If you have automatic updates turned on in Windows, they automatically update as well.

    However, most people I know turn off automatic updates because it can be so obnoxious. Many folks also disable the BITS service because of the process overhead it chews up.

    It's the difference between being a virtually seamless integration (like Firefox) or an overly-obtrusive integration that eats up system resources.

    For instance - firefox tells you when you go to close the program that there are updates ready. Microsoft pops a little icon that #1 interrupts what you are doing #2 may very well crash the machine or lock it up if it happens while you're playing a game, etc. Remember that letter Gates sent about usability? It's the key in this case, I think.

    I also wonder if this took business users into account - I can't update because my IT department won't let me. I doubt that would be different if we were using Firefox or Opera rather than IE.
    • by Petrushka (815171)

      Firefox already automatically updates.

      Well now, that's kind of news to me. The copy I use on one machine did in fact recently update itself, about five days ago ... to version 2.0.0.16. Certainly the extensions get updated very frequently (NoScript updates seem to come every five minutes). But nothing more. When I try "Help - Check for updates" manually, the message I get back is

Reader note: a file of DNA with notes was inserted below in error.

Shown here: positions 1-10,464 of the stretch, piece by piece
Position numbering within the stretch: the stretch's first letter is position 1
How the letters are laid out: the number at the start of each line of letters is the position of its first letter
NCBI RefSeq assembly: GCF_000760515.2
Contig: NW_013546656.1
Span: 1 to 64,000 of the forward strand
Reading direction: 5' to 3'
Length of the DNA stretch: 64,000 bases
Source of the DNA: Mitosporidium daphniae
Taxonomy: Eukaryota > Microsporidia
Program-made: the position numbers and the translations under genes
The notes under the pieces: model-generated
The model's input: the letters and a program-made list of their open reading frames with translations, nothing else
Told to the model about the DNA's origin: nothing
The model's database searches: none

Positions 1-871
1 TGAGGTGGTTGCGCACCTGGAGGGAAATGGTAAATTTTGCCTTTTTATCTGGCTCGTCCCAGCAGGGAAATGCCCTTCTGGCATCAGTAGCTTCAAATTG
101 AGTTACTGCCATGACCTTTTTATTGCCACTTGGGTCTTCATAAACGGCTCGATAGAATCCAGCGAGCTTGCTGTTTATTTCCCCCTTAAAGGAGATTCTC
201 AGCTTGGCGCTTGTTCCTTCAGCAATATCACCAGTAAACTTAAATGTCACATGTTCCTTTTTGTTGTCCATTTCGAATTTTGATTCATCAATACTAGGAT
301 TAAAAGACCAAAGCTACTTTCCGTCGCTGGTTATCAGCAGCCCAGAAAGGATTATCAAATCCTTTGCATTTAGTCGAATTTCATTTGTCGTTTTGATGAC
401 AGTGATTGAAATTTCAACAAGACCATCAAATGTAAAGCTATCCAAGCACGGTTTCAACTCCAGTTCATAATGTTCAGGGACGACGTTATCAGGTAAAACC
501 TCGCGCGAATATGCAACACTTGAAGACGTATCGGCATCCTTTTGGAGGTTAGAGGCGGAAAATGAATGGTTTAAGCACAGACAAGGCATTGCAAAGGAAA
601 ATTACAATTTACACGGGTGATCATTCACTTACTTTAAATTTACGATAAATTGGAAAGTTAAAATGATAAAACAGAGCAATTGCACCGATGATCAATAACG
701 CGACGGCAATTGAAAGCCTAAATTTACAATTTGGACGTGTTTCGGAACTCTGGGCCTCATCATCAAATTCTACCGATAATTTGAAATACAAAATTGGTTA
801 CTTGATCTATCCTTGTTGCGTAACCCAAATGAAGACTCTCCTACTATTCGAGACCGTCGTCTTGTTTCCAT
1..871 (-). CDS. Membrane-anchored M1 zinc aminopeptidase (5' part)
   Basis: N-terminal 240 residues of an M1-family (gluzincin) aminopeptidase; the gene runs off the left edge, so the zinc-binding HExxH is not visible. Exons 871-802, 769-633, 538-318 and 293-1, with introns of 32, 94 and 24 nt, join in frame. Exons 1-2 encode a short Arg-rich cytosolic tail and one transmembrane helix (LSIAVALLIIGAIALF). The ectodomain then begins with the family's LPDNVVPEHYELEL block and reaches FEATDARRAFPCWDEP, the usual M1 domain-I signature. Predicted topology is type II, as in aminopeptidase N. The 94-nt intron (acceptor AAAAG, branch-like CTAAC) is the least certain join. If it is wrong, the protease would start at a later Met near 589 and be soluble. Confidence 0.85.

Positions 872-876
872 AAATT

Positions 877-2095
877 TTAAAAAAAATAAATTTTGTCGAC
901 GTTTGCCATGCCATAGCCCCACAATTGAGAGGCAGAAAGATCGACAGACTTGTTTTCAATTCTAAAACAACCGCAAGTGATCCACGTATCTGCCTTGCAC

There are no new updates available. Firefox may check periodically for new updates.

      I don't particularly care -- not to the extent of installing Ff 3 manually, anyway -- but it does make me wonder in a mildly bemused fashion what the hell the Mozilla p

      • Re:Firefox vs. IE (Score:5, Interesting)

        by gfxguy (98788) on Monday July 21, 2008 @10:38AM (#24273877)

        Noscript is ridiculous... I mean, it's not like ad-block where advertisers find new ways to annoy you and ad-block has to find a way to counter it; nocscript simply disallows running scripts... is it that bad that there's three new versions a week?

        The answer is no... from what I read elsewhere, noscript updates take advantage of a flaw in computing the popularity of plug-ins by continuously updating so that they always get ranked at or near the top.

    • A large part of it is system integration. Updating IE means updating DLLs used by lots of other parts of the system, including Windows Explorer. The only way you can safely do this is to restart everything that uses them. In contrast, updating FireFox just requires updating FireFox.
    • by dkf (304284)

      I also wonder if this took business users into account - I can't update because my IT department won't let me. I doubt that would be different if we were using Firefox or Opera rather than IE.